Nicholas Samaras: "Repetitions of Oswiecim"




          Oswiecim is the original name for the town

          later called by its German referent (Auschwitz).

          The original name has since been reinstated.


We could not cry here.

A dry land in a fertile field.


History a dry land always.

We could not cry here


and there are porcupines

in our throats. Oswiecim.


Each time we watch the story,

chewed bread chokes us.


Dry-eyed. Each time history

a slow accretion of details.


A slow accretion of silence we

could not cry. Numb magnitude. Eyes


hovering over the book and the map.

A parched country, the mirage of it. Oswiecim.


Open days, we dress in our lives.

Shirts buttoned at the windpipe.


Wrapped nights we go flying, go

anywhere into chronology, drummer


in our wrists, blue veins mapping

the skin—thus tattooed—a dry land


welling—Oswiecim—details of wings

hovering, details of thresholds


in ageing photographs

and the shadows


of doors. Pale ashan rising. Still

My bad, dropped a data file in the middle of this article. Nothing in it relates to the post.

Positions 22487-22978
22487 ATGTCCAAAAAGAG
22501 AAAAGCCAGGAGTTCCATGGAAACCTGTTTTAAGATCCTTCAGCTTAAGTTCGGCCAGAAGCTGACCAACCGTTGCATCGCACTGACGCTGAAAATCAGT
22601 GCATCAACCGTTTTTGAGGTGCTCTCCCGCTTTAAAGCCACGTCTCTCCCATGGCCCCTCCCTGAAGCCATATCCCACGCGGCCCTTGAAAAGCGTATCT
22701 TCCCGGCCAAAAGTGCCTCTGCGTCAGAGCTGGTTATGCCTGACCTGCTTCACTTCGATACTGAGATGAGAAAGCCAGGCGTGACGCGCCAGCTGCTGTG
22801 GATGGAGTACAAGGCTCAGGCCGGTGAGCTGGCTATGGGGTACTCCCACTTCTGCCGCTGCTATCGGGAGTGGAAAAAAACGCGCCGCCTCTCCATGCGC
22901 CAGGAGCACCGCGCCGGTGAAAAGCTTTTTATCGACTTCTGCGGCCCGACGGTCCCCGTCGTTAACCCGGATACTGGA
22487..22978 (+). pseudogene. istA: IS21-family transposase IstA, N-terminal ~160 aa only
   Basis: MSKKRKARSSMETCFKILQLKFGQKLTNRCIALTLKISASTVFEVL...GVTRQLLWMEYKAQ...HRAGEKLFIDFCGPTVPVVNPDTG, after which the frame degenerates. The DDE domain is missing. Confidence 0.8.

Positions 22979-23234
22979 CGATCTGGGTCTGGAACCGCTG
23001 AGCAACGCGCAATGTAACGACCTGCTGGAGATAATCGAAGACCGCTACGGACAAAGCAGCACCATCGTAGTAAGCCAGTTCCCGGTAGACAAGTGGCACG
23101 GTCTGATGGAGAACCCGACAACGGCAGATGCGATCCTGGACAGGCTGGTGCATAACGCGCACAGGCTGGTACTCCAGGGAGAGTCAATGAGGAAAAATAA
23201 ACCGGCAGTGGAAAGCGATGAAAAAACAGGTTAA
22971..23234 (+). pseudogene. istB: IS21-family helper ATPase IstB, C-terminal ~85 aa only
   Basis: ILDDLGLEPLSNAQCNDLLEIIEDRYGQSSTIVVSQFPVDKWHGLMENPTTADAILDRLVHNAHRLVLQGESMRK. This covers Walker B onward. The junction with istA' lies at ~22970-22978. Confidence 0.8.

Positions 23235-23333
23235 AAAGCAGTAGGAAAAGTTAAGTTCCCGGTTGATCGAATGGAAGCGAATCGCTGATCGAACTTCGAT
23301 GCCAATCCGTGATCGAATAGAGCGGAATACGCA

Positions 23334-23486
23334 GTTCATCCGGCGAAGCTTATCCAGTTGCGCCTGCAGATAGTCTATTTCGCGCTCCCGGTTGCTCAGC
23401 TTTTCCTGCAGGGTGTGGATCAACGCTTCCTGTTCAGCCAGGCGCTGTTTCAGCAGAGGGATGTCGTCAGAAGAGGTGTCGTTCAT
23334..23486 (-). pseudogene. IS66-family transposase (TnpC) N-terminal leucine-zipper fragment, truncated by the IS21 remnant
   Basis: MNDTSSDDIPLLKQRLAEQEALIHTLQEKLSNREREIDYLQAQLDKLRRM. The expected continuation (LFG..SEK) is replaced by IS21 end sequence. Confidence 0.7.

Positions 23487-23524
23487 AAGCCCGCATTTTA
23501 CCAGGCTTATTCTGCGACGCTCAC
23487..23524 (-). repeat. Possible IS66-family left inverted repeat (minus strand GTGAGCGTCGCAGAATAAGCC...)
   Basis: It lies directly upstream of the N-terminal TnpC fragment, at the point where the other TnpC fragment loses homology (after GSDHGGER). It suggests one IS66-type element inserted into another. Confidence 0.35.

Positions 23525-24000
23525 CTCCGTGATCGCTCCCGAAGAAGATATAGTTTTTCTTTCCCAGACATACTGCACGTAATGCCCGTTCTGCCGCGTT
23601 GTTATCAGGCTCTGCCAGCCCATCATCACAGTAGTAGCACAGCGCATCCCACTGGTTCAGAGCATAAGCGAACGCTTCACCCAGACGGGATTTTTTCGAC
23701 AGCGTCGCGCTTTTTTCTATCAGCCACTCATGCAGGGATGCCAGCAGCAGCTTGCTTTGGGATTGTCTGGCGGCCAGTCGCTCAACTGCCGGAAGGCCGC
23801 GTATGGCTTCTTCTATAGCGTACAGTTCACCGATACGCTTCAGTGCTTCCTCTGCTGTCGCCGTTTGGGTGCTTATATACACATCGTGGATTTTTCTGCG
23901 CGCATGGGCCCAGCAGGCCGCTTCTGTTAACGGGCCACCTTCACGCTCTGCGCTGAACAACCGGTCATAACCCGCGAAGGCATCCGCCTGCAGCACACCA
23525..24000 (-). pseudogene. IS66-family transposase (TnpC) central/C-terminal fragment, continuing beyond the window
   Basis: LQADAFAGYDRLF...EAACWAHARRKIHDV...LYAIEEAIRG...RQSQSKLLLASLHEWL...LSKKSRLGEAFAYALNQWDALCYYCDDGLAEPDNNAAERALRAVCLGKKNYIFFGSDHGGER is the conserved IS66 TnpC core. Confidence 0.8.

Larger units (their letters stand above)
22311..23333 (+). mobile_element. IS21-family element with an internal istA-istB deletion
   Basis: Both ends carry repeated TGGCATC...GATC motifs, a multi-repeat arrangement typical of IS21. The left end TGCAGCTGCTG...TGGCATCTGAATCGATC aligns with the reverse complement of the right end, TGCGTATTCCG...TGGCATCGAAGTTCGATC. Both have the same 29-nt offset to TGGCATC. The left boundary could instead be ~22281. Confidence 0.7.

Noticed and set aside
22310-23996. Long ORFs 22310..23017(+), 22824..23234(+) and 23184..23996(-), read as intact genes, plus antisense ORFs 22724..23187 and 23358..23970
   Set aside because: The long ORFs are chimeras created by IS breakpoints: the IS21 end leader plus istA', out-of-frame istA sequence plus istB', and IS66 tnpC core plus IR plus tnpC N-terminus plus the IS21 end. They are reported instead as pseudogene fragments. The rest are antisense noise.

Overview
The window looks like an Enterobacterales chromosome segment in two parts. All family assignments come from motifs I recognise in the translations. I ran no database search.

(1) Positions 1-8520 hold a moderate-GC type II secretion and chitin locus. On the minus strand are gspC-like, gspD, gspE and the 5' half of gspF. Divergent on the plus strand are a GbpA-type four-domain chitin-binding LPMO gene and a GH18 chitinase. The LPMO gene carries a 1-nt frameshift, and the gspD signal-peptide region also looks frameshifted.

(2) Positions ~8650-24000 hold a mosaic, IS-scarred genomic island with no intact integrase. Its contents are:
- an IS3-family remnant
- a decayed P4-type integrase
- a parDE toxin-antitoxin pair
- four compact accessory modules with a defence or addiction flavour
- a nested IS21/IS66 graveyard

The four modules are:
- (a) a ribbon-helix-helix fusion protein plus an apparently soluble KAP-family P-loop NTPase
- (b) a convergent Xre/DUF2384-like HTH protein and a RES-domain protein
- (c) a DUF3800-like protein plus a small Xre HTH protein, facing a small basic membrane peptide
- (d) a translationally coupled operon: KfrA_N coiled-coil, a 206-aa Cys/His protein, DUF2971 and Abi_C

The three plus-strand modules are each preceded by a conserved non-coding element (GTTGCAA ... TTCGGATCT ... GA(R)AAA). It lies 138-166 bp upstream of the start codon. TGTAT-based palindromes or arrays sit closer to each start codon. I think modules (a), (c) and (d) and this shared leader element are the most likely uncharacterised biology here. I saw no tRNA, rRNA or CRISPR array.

picture of a heavy door edging


closed or open. Barbed

ironflake, parchment, ash.


The name of a town

and the name of a town again.


Mutable cartographies.

Crust of bread.


A porcupine.

We could


not here.




Nicholas Samaras is the author of Hands of the Saddlemaker, a winner of the Yale Series of Younger Poets Award. His other awards include fellowships from the National Endowment for the Arts, the Academy of American Poets, and the Lilly Endowment Foundation. He serves as the poetry editor for The Adirondack Review, and his work has appeared in various publications, such as The New Yorker, Poetry, The New York Times, New Republic, Kenyon Review, and Image.